What is Direct Access and Why is Direct Access Important?
Direct access refers to the ability of patients to be directly seen by a physical therapist for evaluation and treatment without being referred by a doctor or other healthcare practitioner.
Arizona is a state that allows this; not all states allow direct access. However, recent data shows that the effect of direct access on our practice appears to be less than anticipated. From talking with many of my patients over the past couple of years it is evident why. First, people don’t know about it. Second, the field of physical therapy has not done a good job of educating the community about direct access and it’s benefits.
Using direct access in physical therapy practice requires both a high level of confidence and competence in clinical judgment, decision making, and skill.
In 1993 the first physical therapy program transitioned from a master’s degree to a doctorate degree. As of 2015, all PT programs in the US are now a doctorate program. The curriculum of the doctorate programs is significantly more extensive and comprehensive. Now, physical therapists are free to develop the type of referral relationships that exist among other professional groups by serving not only as the recipient of referrals but also as a referral source.
Using direct access has many advantages.
1) It saves time, money, and stress with no need for a time-consuming trip to a doctors office
2) Helps patients become more actively engaged in their healthcare decision making
3) Develop more collaborative relationships with other health care professionals
4) Improves patient access to care
5) Can become a part of a patient’s routine for injury prevention, fitness, and health
6) Improve physical therapy outcomes and get better results
How can direct access improve your physical therapy results?
Expert opinion has described the prevalence of low back pain experienced by modern society as an “epidemic”. Low back pain is acute, subacute, recurrent, or chronic. Given the high prevalence of recurrent and chronic low back pain and the associated costs, clinicians should place a high priority on preventing recurrences. Most acute low back pain cases are diagnosed as “non-specific” meaning that a pathoanatomical cause of the pain is not determined. As a patient, this may seem frustrating. But, the good news is that non-specific low back pain often resolves on its own after a few weeks.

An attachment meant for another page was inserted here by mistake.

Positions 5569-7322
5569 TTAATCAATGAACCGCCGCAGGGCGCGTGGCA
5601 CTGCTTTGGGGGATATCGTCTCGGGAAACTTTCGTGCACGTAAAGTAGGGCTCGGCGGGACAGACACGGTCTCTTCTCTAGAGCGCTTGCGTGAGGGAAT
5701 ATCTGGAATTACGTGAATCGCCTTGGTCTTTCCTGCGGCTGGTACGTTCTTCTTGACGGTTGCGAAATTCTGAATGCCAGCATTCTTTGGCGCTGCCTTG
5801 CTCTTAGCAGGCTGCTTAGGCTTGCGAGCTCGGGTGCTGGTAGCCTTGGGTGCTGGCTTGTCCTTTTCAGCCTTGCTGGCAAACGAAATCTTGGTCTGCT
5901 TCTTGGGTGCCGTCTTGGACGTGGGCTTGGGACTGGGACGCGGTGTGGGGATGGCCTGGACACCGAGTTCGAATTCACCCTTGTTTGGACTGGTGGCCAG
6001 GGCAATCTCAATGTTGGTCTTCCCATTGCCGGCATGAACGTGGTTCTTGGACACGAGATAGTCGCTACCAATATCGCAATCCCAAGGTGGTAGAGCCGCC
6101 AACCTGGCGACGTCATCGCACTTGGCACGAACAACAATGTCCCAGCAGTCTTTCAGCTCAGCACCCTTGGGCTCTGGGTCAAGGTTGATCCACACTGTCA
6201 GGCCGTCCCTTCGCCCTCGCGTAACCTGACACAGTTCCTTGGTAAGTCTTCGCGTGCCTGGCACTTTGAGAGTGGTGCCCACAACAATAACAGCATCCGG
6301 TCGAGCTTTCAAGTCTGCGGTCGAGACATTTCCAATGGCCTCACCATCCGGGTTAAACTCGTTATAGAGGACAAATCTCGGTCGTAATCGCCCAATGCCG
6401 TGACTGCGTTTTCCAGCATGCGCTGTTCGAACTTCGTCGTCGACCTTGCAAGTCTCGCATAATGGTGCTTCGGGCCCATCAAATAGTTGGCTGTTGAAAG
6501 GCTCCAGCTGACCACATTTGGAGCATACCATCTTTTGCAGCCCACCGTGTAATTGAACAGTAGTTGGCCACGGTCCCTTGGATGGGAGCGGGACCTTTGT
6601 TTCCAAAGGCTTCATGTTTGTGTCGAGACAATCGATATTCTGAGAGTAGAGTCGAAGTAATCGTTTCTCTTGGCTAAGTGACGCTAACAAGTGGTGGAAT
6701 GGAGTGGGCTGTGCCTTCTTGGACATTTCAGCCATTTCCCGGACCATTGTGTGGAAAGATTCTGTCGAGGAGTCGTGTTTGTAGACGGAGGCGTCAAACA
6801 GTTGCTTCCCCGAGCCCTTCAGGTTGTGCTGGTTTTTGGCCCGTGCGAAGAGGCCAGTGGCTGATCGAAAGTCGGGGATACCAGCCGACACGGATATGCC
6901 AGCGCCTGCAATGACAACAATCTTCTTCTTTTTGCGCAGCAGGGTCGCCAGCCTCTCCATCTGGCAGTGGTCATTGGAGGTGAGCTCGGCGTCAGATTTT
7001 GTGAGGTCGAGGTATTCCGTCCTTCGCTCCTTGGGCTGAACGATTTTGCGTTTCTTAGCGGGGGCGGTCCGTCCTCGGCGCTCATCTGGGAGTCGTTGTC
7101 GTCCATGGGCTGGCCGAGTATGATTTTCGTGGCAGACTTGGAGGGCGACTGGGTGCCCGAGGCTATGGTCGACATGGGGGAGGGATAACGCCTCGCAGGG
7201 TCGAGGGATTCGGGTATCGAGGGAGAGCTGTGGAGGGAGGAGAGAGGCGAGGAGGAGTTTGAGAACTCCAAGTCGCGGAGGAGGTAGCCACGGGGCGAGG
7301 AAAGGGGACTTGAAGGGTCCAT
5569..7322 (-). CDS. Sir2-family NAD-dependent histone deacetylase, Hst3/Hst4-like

On the other hand, numerous studies have demonstrated that the right type and amount of early treatment may help prevent acute low back pain from developing into a chronic condition. Unfortunately, what often happens is a patient doesn’t know about direct access. If their acute low back pain does not resolve then they will try to get in to see a doctor. Many patients are referred to physical therapy. The amount of time that passes from the onset of acute low back pain to the time I finally get to see the patient, the condition has now become chronic in nature and will take longer to rehabilitate.
At Foothills we can help to avoid this from happening. If you feel pain, you can go to our website and search for a location near you. Give the clinic a call. They can then verify your insurance and coverage or speak with you about cash pay rates. Schedule an appointment today and #GetYourMoveBack.
I love sports and competition; I play basketball, volleyball, tennis, and golf regularly. While I love sports, I hate to see athletes get injured. I became interested in the PT profession in 2008 when I underwent surgeries on both of my hips. I know what it feels like to have the ability to play completely taken away from me — I also know the hard work required to get back into the game.
A common and well-known sports injury is a torn ACL; 150,000-250,000 ACL injuries occur annually and result in more than $500 million in US health-care costs each year. The sports at highest risk for an ACL injury are football, basketball, soccer, and volleyball. Also, ACL injuries are 3-8x higher in female athletes.
A majority — 72% — of ACL injuries are non-contact injuries, from either pivoting, cutting, jumping, or landing. Only 28% result from physical contact from other players. This means you could argue that 72% of ACL injuries are preventable.